Manus x Machina. Fashion in an Age of Technology
A stunning look at the paradoxical relationship between the artisanal and the technological in fashion The complex and often ambiguous relationship between the hand crafted and the machine made is examined in this intriguing look at the ever-changing world of fashion and taste. Manus x Machina traces styles of dress from one-of-a-kind works and haute couture created by highly skilled artisans, through the introduction of industrial manufacturing, to extraordinary recent technological advancements applied to high fashion, such as 3D printing, laser cutting, and computer-generated weaving and patterns. The oppositional relationship between the machine, as representative of democracy and mass production, and the hand, as the hallmark of elitism, is explored in its many facets in this fascinating book. Paradoxically, technology in fashion has both advanced artistic creation and obscured the sense of the designer's expert hand. Similarly, handmade garments have come to represent either a nostalgia for lost craftsmanship or, in haute couture, a cult of personality and affluence. Interviews with renowned and cutting-edge designers such as Sarah Burton, Karl Lagerfeld, and Miuccia Prada discuss how technology can blur the line between haute couture and pret-a-porter, and ultimately question the relevance of the distinction between hand and machine. A tour de force in art book production, Manus x Machina incorporates two volumes into its innovative package. The main volume of the book includes a smaller hand-sewn booklet, which features the printed interviews, tucked into the back jacket flap. The outer cover of the main volume is made of three-ply plastic layers with high-frequency weld and die-cut flaps. The paperback cover is die cut (modelled on the punch cards used in the first automated weaving looms), and the main volume includes 5 different paper stocks and silver foil stamping, and is printed with both high-density and ultraviolet inks. The book also features new photography of extraordinary pieces, including intricate 19th-century floral designs by William Morris, handcrafted haute couture of designers such as Christian Dior and Alexander McQueen, and the specatuclar 3D creations of Iris van Herpen.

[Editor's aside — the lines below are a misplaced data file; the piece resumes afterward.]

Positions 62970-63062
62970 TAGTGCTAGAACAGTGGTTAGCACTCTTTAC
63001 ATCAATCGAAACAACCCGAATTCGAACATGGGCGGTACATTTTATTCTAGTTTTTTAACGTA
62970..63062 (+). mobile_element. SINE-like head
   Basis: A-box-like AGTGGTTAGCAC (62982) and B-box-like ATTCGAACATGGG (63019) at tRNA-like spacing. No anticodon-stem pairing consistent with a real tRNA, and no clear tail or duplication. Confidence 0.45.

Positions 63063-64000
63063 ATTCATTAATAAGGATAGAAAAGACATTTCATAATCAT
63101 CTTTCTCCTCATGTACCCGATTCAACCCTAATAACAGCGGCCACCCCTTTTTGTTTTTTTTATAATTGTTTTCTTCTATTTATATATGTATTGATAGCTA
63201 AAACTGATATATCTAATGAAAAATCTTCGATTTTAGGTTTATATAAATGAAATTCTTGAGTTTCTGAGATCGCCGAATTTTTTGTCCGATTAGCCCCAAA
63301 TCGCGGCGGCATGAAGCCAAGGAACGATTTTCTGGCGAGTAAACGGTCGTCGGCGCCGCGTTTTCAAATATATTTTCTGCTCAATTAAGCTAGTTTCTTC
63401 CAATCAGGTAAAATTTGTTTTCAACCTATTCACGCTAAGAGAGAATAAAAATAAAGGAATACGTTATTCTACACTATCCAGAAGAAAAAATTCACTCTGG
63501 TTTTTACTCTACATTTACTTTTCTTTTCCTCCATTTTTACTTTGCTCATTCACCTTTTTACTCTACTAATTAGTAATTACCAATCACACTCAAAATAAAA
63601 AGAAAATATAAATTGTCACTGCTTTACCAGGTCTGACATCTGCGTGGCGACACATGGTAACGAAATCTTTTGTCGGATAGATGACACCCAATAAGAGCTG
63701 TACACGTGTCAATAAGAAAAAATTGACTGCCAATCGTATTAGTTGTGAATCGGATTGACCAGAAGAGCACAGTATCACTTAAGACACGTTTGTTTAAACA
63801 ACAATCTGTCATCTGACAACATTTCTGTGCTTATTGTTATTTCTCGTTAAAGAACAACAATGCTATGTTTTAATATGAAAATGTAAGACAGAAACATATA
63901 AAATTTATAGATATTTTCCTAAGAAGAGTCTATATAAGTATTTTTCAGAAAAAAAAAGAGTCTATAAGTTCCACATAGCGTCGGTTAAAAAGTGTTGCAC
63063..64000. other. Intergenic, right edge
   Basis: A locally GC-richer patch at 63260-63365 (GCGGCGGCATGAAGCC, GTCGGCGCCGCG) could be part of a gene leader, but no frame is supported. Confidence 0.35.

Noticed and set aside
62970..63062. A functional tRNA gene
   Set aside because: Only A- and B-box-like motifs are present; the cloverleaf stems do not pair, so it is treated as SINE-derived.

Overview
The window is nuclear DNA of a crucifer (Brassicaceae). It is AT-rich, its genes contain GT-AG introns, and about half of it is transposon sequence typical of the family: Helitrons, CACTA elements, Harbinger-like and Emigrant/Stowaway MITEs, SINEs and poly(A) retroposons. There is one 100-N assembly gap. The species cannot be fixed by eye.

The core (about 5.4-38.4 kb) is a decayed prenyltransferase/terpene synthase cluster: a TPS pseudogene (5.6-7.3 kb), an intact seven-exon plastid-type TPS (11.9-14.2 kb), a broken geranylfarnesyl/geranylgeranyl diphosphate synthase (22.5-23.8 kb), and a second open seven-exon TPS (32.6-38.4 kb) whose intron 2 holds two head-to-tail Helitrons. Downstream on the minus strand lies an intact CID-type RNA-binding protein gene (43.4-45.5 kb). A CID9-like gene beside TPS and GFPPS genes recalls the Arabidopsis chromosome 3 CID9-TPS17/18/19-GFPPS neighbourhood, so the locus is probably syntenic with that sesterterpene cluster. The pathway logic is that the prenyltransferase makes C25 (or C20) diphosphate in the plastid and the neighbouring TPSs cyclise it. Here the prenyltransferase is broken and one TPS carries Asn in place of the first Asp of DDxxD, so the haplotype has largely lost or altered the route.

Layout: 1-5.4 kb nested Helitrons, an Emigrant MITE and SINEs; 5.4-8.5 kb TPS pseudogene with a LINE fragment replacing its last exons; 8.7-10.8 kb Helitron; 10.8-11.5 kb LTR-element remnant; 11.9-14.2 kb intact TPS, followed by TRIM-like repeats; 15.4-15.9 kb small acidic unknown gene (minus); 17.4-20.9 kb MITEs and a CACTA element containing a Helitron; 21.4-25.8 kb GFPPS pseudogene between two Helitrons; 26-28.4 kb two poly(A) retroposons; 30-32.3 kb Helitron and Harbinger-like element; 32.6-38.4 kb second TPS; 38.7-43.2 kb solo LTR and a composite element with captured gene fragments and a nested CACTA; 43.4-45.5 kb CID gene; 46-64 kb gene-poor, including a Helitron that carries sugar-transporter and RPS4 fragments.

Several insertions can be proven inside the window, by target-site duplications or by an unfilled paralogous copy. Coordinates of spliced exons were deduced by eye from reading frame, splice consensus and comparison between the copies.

- The oppositional relationship between the machine, as representative of democracy and mass production, and the hand, as the hallmark of elitism, is explored in its many facets in this fascinating book.
Nicholas Alan Cope
Metropolitan Museum of Art